Advertisements

The thorny issue of ‘craft’

Over a quiet beer or two, I have been wrestling with a dilemma.  Actually, no, that’s not right, as a dilemma is something you can’t satisfactorily resolve.  Rather, a thorny issue:  when is craft craft or not craft?  To stretch it further, are big brewers who sell ‘craft’ beer simply responding well to the drinker trends in the market, or are they being just plain crafty?

The Motley Fool (www.fool.co.uk) – a network of bloggers offering advice and gossip on companies and share performance – recently penned an article on US craft beer sales. It made for interesting reading:  although craft beer is only 6% of the market place, they are growing strongly, up 14% in the last year according the American Brewers’ Association – in an overall market where per capita consumption is declining.  Interestingly, the big brewers’ performance within this was marked. Miller Coors’ Blue Moon brand grew by 50% between 2009 and 2011, and Leinenkugel’s grew by 20%.  Anheuser Busch is also a player. They have bought Goose Island and also launched their own craft brand, Shock Top, the latter growing 70% year to date*. In comparison, more established players – the genuine craft brewers it is argued – are growing much more slowly.

Raspberry WheatWe drank Shock Top Raspberry Wheat in the Salty Dog in Sarasota – with no idea it was an ABI beer. Inspired marketing or a confidence trick?

There are two really interesting dynamics going on here.

First, that there is a debate going on about ‘craft’ at all.  Big companies get big for a whole host of reasons – luck, daring acquisitions, market expansion, exploitation… and brand building skill.  If they spot an opportunity to sell brands to drinkers, they’ll do it, and endeavour to do it with scale.  As far as I’m concerned, if a drinker is happy that a beer is a craft beer, then whether we agree on principle or not becomes purely academic: it is. Get over it, and start competing.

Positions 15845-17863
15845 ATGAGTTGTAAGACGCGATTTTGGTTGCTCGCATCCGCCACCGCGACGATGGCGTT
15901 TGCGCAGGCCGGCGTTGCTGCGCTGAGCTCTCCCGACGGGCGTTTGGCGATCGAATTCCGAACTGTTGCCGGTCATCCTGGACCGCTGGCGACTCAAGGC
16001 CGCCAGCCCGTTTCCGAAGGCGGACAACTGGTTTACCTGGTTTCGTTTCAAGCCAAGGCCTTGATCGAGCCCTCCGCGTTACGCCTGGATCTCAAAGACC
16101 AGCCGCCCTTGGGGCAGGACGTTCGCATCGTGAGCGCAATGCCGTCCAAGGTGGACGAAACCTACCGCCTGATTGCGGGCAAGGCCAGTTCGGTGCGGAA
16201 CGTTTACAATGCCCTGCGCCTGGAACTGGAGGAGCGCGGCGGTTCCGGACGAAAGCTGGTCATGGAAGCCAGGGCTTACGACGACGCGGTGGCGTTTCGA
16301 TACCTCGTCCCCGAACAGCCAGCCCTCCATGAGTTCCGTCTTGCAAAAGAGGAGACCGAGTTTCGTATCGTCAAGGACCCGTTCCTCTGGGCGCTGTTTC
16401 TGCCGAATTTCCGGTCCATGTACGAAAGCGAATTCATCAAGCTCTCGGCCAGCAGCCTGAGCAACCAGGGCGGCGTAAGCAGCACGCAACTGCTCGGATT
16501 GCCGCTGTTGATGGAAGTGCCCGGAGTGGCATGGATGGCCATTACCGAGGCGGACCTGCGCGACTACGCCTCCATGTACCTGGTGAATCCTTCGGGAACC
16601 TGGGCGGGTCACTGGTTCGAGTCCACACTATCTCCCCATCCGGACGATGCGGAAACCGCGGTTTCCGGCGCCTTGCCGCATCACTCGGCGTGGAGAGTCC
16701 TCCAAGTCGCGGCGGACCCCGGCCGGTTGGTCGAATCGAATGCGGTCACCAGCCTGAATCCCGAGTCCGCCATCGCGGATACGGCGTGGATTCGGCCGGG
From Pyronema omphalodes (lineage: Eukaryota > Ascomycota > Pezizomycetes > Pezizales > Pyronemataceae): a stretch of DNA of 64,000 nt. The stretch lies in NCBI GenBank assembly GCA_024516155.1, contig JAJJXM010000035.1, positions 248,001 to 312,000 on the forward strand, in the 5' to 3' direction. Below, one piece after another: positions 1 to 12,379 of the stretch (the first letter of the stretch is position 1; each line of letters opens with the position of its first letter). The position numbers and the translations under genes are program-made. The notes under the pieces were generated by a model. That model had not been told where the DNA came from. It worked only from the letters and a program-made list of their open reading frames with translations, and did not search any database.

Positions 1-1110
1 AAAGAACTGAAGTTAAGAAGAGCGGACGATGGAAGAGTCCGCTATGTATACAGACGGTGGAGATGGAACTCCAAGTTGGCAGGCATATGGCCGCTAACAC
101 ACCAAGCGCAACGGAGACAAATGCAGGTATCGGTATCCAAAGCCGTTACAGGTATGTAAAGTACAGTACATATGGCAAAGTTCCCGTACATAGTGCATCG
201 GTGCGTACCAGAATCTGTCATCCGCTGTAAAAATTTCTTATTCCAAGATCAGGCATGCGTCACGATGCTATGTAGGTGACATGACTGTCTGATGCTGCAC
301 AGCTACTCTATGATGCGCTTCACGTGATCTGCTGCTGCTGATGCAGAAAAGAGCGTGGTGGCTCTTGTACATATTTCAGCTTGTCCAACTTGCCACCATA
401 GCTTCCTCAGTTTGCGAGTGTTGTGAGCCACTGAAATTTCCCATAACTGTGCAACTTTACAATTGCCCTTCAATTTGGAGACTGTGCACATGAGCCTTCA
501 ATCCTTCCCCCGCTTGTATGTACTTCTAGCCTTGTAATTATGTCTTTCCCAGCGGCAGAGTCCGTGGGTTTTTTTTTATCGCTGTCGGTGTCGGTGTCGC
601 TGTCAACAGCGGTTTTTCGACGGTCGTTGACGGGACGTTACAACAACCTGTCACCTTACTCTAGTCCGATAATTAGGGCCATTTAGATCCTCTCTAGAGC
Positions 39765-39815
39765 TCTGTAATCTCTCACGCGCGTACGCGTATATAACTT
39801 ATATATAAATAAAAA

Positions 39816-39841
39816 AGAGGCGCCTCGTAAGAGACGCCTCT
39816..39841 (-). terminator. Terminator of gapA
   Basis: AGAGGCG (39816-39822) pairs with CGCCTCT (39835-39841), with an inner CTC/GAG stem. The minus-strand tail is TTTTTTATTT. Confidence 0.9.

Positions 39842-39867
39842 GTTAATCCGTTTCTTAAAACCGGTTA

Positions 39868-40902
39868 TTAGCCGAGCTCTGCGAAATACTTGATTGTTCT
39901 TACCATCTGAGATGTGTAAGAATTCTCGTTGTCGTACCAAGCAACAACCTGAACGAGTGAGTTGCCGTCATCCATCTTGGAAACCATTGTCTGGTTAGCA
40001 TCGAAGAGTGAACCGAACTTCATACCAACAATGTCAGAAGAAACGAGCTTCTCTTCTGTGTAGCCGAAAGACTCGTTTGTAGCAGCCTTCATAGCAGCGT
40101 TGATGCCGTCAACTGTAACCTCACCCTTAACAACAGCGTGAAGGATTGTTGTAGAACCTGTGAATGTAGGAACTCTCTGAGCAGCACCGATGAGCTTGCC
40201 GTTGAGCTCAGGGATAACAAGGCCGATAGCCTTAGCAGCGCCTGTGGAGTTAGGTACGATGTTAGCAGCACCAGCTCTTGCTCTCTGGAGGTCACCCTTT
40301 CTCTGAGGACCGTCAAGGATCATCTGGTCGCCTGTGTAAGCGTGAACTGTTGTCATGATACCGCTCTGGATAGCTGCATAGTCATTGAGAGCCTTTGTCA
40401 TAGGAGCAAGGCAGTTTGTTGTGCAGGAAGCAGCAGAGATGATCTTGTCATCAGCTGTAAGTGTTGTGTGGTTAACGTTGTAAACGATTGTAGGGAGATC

Second is the debate about what constitutes craft?  The answers are invariably couched in a hotchpotch of measures: volume brewed; use of adjuncts purely for taste, independence.     This is missing the point – a point bigger than beer. What manifests itself in beer as ‘craft’, is a slew of market trends impacting right across food and drink products: national, regional, local, provenance, authenticity, passionate producers, natural ingredients, interesting tastes & textures, original recipes – I could go on.  It’s popping up in tea, coffee, wines & spirits, across all foods from fresh meat and veg to ready meals and snack foods.

So what’s the connection?  These trends are tapping into our desire to emotionally connect in some way to our roots – however we define them as individuals.  This could show itself as national pride or local knowledge; it can show itself as truly authentic or re-interpreting the past, but importantly it doesn’t define itself by scale.  Look at Rachel’s Organic or Yeo Valley – organic, touchy-feely, yes. Niche – no. Or Tyrell’s Crisps, Red Sky or Kettle Chips.  Made from potatoes (not substitutes), interesting natural flavours, lovingly fried in kettles, yes. Niche – no. Or Sam Adams, Blue Moon, London Pride, Doom Bar – interesting, unusual, brewed with care? Of course.  Niche – no.

It’s good news all round for brewers, but as it’s about more than just the beer – it’s great news for brewers great and small.

*Clearly, that’s in the year to the date of their earnings release, not the year to date this year.  Mind you, January sales up 70% would be no mean feat.

© Beer Tinted Spectacles, February 2013